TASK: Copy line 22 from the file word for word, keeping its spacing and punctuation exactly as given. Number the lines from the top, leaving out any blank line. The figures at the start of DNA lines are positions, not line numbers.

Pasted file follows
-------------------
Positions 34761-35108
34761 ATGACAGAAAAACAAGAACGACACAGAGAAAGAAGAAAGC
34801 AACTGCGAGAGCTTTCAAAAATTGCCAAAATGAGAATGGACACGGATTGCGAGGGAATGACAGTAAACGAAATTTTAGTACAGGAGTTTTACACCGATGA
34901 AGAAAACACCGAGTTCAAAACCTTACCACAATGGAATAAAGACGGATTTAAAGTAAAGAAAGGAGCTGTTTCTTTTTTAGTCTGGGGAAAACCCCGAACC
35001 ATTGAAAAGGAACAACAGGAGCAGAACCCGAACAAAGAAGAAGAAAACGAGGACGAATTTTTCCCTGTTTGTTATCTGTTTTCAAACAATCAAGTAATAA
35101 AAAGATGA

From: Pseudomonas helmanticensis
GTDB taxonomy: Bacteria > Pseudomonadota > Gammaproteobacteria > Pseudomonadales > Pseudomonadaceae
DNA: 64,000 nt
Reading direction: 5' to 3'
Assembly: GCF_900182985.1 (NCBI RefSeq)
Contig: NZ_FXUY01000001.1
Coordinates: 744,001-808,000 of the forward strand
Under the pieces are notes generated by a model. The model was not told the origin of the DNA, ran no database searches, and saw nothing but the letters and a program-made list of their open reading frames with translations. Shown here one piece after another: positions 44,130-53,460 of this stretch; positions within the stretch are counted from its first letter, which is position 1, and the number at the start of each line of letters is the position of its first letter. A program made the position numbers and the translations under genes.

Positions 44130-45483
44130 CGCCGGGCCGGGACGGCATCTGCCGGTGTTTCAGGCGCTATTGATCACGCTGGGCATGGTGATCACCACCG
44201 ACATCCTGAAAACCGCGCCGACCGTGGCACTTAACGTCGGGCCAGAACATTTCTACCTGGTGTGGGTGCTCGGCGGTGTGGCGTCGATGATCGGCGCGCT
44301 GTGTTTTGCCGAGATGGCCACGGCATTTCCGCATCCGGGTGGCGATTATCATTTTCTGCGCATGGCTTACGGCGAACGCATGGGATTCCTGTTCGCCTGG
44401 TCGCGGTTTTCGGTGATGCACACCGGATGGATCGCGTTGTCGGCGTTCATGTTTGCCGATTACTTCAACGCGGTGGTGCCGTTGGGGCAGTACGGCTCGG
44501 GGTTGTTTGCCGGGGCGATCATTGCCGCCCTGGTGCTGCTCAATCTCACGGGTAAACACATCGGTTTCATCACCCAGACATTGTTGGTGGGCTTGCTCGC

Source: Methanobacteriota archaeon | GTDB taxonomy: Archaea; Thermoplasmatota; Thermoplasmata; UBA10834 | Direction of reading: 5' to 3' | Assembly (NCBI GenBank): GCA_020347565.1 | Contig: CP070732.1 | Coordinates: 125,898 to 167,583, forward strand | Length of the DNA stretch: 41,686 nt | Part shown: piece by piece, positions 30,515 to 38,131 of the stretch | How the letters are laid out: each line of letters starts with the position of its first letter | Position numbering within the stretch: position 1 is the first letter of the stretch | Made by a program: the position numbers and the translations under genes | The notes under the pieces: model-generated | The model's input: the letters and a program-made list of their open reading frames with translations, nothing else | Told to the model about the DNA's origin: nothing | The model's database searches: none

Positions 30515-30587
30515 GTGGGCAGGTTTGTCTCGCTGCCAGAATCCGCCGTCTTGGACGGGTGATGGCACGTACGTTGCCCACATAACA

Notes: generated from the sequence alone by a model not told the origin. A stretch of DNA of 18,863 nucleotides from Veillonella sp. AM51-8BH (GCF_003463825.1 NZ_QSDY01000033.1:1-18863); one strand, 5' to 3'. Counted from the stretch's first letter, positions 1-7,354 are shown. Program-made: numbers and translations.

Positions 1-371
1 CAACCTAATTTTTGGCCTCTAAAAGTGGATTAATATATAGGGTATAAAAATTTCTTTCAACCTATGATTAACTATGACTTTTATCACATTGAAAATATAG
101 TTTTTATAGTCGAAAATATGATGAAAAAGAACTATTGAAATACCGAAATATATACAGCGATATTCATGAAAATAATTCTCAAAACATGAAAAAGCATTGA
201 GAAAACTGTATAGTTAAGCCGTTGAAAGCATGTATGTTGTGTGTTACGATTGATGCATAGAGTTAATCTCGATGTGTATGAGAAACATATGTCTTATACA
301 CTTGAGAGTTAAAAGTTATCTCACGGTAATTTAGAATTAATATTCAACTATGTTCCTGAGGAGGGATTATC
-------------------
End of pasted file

Positions 30515-30587